Perchance a Shakespearean Movie Awaits Your Idle Hours

An audience, including a couple of cardboard cutouts, appears to be watching a stage performance

Jennifer Saunders and Joan Collins are members of the ensemble cast in Kenneth Branagh’s hilarious “A Midwinter’s Tale,” the story of an amateur theatrical production of “Hamlet” during the Christmas season in a provincial English village.

By Vanessa Zimmer

Lest I speak untruth, I shan’t vow I understand every word of Shakespeare. But I do admire much. To wit: “With mirth and laughter let old wrinkles come” (The Merchant of Venice). 

After all, he who welcomes aging in good humor makes the best of life.

What I need say is this: April 23 has long been thought the birth day (and the death day) of William Shakespeare. So on the day that follows that notable occasion, we at Sundance Institute recall our works in honor of the Bard. 

In plain American English, we have sought out titles of Shakespearean-based independent films associated with the Sundance Film Festival or the Institute over the years. 

We hope they please thee.

Looking for Richard (1996 Sundance Film Festival) — Believing that Shakespeare has become a realm mostly for academics, Al Pacino aims to open up the experience with this unusual documentary. He incorporates a performance of Richard III with a dissection/exploration of the play. Pacino plays Richard, of course, with interviews from usual Shakespearean suspects such as Sir John Gielgud and Kenneth Branagh, but also performances from perhaps more surprising choices like Alec Baldwin and Winona Ryder. As Geoffrey Gilmore writes in the Festival Program Guide: “I doubt that anyone who ever hears ‘A horse! A horse! My kingdom for a horse’ will ever understand it quite the same way again.” Check viewing options here.

A Midwinter’s Tale (1996 Sundance Film Festival) — Kenneth Branagh diverges from his signature filmic takes on Shakespeare with this comic, even madcap, story of an amateur English production of Hamlet. First of all, with only six thespians available for the 24 roles, adjustments must be made, and that’s only one adjustment in this “sophisticated spoof.” “Alternately sweet, even poignant, and then wonderfully nasty and acerbic, A Midwinter’s Tale is a delicious romp that ‘debates’ theater, art, community, and, of course, life,” according to the Festival Program Guide. Check viewing options here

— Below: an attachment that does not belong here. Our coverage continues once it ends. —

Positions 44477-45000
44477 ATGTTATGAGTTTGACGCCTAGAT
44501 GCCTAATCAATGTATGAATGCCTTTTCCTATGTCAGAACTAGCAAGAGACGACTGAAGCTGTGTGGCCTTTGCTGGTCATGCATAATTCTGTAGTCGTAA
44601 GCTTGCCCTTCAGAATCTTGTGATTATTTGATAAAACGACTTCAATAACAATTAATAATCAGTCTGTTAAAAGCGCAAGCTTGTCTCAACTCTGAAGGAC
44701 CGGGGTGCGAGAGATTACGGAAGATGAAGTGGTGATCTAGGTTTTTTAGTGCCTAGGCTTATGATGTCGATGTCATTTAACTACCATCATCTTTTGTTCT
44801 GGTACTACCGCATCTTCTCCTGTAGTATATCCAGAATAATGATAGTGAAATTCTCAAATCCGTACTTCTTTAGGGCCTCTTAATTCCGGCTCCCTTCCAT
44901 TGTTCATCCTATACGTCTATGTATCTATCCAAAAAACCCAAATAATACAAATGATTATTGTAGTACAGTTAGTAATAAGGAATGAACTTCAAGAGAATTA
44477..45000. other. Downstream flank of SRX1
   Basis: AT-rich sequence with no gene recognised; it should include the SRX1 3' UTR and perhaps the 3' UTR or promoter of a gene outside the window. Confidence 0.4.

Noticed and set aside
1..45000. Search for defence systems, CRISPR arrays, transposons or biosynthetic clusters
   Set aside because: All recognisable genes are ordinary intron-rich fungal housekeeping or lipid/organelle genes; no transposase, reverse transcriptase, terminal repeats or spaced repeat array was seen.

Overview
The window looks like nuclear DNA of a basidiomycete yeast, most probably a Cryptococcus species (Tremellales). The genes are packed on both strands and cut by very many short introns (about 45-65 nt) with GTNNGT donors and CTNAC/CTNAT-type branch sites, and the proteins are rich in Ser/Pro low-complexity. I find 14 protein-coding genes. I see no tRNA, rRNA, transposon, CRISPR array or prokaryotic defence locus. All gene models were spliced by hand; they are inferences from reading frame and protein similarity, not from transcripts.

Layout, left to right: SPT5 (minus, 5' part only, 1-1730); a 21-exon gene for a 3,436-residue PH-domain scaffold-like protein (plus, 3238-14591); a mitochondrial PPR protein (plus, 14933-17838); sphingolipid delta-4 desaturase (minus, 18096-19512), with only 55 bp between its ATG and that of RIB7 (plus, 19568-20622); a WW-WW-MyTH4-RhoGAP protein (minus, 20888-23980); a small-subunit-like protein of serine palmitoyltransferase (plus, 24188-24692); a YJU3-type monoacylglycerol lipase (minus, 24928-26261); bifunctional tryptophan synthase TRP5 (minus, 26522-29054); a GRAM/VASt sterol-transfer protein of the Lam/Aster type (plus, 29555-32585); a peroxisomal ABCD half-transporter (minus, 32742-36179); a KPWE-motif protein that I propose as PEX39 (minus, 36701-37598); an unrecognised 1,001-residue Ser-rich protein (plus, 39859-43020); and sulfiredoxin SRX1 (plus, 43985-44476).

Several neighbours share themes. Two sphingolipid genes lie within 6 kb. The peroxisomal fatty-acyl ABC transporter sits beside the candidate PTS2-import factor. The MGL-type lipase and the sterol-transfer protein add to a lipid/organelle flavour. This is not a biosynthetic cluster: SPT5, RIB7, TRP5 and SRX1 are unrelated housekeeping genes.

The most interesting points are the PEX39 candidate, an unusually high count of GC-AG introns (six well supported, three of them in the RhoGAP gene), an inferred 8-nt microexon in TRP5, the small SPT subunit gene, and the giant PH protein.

The Fifteen Minute Hamlet (1997 Sundance Film Festival) — Anyone who has relied heavily on CliffsNotes will appreciate this short film (actually 22, not 15, minutes — we’re not miracle workers, after all!), which capsulizes the entire play of Hamlet. Directed by Todd Louiso. Check viewing options here

Scotland, PA (2001 Sundance Film Festival) — Macbeth goes 1970s hip in writer-director Billy Morrissette’s tale of greed and murder at a fast-food restaurant. As Pat McBeth, Maura Tierney plays a scheming wife who becomes obsessed with a burn spot on her hand. Christopher Walken plays Lieutenant Ernie McDuff. Need we say more? The Festival Program Guide sums it up: “With the aid of an experienced cast that lend their wonderfully idiosyncratic talents to an ageless tale of desire, greed, and murder, [Morrissette] has created a film that is wickedly funny and incisive.” Check viewing options here.

Shakespeare Behind Bars (2005 Sundance Film Festival) — In a Kentucky prison, inmates cast themselves in roles in The Tempest that reflect their own history. Director Hank Rogerson shoots this documentary over the course of a year, as Shakespearean volunteer director Curt Tofteland leads the amateur actors and weaves their stories into the plot. In the process, the inmates confront their personal demons. Shakespeare Behind Bars is a tremendously moving film, where the protagonists are not merely defined by their crimes but are afforded dignity and a fresh chance to look truth in the eye, and embrace it,” Diane Weyerman writes in the Festival Program Guide. The film received a documentary film grant and went through a Documentary and Edit Lab and a Documentary Composers Lab, all through the Sundance Institute. Check viewing options here

Hamlet 2 (2008 Sundance Film Festival) — Steve Coogan plays a wannabe actor, now a high school teacher, who sets out to stage an original production of Hamlet 2, a sequel to the original. Uh-oh. “Irreverently zany and at times pushing the envelope of political correctness to its max, [director Andy] Fleming steers an all-star cast that ricochets easily between delicious dialogue and insane situations,” John Cooper writes in the Festival Program Guide. David Arquette, Marshall Bell, Catherine Keener, and Amy Poehler also star. Check viewing options here

Ophelia (2018 Sundance Film Festival) — Ophelia gets to tell her side of the story in this reimagination of Hamlet directed by Claire McCarthy. “Ophelia plucks its titular character from literary slumber and firmly places her center stage, where she belongs,” reads the Festival Program Guide. Daisy Ridley portrays Ophelia. The film is based on a book by Lisa Klein. Check viewing options here

R#J (2021 Sundance Film Festival) — Talk about updates: Director Carey Williams launches Shakespeare’s tragic love story into truly modern times. “Told entirely through social media and smartphone screens, this bold adaptation of Romeo and Juliet reinvents the world’s most enduring love story with style and lyricism, with black and brown youth at the heart of it all,” according to the Festival Program Guide. “Blending text messages and Shakespearean dialogue, R#J takes us into the subversive love language of the moment.” Not presently available for viewing.

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